David Bourget (Western Ontario)
David Chalmers (ANU, NYU)
Rafael De Clercq
Jack Alan Reynolds
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Theoria 17 (2):317-331 (2002)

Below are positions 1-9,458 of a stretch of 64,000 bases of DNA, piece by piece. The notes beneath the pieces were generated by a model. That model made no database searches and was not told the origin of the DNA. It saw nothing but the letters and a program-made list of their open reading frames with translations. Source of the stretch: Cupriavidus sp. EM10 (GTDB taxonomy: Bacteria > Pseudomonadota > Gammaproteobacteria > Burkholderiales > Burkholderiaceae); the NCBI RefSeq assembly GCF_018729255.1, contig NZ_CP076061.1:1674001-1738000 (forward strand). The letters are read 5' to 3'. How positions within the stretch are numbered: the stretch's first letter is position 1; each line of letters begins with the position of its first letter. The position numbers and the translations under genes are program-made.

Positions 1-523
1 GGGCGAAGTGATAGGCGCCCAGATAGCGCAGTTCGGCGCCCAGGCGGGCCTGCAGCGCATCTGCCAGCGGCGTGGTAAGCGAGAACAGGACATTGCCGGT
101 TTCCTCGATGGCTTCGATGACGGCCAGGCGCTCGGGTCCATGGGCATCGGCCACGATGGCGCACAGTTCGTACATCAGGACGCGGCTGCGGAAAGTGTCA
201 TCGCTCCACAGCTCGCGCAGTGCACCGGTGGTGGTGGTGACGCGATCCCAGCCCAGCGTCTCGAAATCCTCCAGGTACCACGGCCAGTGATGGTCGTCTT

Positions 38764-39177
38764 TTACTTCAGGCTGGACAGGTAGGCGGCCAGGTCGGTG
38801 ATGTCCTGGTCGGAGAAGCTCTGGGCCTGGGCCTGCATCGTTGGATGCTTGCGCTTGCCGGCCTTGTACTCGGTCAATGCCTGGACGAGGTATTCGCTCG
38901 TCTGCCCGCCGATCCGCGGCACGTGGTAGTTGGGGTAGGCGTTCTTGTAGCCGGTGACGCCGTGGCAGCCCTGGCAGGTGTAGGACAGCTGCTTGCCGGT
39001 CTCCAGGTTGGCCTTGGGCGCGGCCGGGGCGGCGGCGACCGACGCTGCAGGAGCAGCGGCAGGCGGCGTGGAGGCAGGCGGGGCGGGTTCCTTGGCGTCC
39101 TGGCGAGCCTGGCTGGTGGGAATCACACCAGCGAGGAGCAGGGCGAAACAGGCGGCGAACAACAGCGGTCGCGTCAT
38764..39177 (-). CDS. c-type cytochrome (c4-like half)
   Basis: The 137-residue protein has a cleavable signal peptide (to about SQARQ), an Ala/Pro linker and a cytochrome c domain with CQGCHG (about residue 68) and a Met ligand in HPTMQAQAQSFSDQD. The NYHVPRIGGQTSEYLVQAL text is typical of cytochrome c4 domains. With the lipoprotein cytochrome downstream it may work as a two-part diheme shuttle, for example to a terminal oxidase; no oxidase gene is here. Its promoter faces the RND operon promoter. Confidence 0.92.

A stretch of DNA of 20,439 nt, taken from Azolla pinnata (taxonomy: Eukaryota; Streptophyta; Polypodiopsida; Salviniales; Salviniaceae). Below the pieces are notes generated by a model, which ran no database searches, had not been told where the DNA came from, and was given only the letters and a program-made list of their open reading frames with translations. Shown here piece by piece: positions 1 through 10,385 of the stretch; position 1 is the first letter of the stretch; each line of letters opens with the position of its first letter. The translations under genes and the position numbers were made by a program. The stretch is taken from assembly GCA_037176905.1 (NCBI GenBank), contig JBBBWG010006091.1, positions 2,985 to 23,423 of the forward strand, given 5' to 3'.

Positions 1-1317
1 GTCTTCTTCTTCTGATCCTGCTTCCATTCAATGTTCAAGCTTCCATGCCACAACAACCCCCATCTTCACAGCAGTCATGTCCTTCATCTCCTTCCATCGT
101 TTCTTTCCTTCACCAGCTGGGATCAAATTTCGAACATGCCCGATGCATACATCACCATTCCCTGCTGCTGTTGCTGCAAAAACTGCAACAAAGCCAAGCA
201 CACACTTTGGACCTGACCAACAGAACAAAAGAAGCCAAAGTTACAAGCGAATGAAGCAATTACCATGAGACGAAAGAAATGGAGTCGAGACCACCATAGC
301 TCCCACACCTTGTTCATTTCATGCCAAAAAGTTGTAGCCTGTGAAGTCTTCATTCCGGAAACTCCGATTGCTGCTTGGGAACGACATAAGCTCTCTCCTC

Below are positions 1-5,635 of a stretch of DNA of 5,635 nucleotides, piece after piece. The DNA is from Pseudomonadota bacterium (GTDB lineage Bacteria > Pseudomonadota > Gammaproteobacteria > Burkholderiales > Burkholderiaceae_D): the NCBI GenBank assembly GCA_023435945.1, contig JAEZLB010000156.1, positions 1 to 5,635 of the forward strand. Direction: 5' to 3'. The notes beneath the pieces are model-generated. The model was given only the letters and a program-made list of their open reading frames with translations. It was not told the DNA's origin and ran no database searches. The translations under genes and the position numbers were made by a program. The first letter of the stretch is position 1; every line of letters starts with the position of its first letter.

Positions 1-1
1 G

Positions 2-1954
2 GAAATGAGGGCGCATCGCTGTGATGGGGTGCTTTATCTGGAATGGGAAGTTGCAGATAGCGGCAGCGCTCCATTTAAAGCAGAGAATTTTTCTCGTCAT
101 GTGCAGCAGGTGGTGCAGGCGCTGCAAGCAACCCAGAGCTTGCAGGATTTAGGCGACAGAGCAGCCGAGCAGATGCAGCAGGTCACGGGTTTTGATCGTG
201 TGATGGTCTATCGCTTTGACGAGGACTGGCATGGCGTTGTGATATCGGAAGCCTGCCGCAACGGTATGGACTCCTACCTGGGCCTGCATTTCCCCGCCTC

Computational simulations are now useful tools in experimental life. Their novelty and continuous development make it very difficult to understand their epistemic relevance. In this paper a first evaluation of them is presented through a parallel between thought experiments and computational simulations. Both simulations that play the role of actual experiment and also simulations that are part of experiments will be under scrutiny, since both of them are important in the understanding of contemporary experiments. But simulations as parts of actual experiments can especially show a new face in the complex relation theory-experiment
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